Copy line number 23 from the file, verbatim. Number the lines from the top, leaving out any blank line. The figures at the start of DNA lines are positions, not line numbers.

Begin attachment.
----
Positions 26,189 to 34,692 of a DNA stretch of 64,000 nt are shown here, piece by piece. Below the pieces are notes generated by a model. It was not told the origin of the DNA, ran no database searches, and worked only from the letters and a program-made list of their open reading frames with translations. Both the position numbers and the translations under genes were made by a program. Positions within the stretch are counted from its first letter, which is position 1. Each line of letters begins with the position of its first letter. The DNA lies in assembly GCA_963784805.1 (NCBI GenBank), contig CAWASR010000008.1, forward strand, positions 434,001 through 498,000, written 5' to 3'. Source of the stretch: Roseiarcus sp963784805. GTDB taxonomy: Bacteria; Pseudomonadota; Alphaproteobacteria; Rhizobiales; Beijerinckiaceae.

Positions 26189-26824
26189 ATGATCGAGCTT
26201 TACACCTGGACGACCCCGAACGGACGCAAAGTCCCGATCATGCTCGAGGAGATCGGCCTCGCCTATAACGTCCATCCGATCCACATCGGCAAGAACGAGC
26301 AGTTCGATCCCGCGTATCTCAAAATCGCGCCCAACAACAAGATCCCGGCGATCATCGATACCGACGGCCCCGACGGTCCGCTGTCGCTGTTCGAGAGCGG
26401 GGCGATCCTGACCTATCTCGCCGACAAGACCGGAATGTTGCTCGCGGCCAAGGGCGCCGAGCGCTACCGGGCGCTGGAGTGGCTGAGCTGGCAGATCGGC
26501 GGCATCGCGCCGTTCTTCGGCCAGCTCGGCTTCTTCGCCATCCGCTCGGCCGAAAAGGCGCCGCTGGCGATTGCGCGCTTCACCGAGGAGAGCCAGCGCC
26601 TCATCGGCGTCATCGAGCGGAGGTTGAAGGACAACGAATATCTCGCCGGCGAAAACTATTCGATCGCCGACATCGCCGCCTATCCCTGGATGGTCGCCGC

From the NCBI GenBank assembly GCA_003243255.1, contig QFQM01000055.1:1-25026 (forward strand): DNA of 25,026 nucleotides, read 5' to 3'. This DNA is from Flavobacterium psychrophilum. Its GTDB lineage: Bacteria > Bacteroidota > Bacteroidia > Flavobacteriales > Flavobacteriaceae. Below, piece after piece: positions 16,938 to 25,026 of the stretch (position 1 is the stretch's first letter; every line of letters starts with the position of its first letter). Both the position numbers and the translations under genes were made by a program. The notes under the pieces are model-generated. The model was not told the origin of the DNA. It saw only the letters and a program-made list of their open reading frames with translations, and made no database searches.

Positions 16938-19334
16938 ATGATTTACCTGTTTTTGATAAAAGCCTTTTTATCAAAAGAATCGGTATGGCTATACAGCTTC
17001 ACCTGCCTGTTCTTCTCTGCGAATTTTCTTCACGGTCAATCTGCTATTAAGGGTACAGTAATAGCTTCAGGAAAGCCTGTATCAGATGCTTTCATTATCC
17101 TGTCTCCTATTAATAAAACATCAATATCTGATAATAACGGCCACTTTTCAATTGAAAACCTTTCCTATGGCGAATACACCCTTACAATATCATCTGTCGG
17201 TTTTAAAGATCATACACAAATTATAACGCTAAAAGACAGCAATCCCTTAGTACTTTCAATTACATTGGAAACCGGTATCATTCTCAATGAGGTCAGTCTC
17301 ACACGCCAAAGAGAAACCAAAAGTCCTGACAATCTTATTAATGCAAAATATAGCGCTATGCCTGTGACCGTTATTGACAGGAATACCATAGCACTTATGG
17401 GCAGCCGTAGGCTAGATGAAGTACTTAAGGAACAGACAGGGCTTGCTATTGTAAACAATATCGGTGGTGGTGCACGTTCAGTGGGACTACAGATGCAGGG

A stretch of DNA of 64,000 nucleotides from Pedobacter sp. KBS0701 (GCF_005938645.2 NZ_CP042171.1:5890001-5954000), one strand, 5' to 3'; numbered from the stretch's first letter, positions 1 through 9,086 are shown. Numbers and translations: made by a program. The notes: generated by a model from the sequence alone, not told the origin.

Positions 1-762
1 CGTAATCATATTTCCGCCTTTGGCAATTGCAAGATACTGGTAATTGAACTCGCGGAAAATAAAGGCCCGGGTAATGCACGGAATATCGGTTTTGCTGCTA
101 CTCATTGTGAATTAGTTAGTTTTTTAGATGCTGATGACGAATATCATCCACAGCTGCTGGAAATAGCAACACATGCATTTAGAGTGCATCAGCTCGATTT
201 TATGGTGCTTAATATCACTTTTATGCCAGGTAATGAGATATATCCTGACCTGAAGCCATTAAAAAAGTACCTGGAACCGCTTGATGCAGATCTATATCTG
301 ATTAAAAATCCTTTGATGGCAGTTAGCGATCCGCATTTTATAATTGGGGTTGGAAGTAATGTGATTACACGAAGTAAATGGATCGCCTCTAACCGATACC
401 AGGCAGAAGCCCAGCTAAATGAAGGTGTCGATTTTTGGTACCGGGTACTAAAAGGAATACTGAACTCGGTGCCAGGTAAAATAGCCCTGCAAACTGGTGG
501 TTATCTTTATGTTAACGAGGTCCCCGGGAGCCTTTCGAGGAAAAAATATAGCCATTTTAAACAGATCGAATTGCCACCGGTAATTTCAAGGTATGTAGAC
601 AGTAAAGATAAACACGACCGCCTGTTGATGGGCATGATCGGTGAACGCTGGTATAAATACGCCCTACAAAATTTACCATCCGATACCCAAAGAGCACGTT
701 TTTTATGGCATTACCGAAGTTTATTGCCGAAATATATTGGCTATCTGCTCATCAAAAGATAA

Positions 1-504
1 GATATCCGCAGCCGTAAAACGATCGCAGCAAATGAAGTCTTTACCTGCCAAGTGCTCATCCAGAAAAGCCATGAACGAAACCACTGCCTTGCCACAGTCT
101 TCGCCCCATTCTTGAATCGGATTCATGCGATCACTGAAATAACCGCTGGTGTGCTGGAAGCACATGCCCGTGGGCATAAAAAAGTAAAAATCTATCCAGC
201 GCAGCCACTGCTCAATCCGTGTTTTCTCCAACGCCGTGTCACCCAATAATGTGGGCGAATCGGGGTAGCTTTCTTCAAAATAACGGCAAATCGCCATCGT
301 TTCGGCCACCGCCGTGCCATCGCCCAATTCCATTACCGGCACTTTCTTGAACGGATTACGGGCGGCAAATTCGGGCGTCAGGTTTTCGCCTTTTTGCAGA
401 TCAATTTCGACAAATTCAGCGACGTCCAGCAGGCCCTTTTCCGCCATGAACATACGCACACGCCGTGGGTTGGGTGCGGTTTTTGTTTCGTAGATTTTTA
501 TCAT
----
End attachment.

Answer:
401 AGGCAGAAGCCCAGCTAAATGAAGGTGTCGATTTTTGGTACCGGGTACTAAAAGGAATACTGAACTCGGTGCCAGGTAAAATAGCCCTGCAAACTGGTGG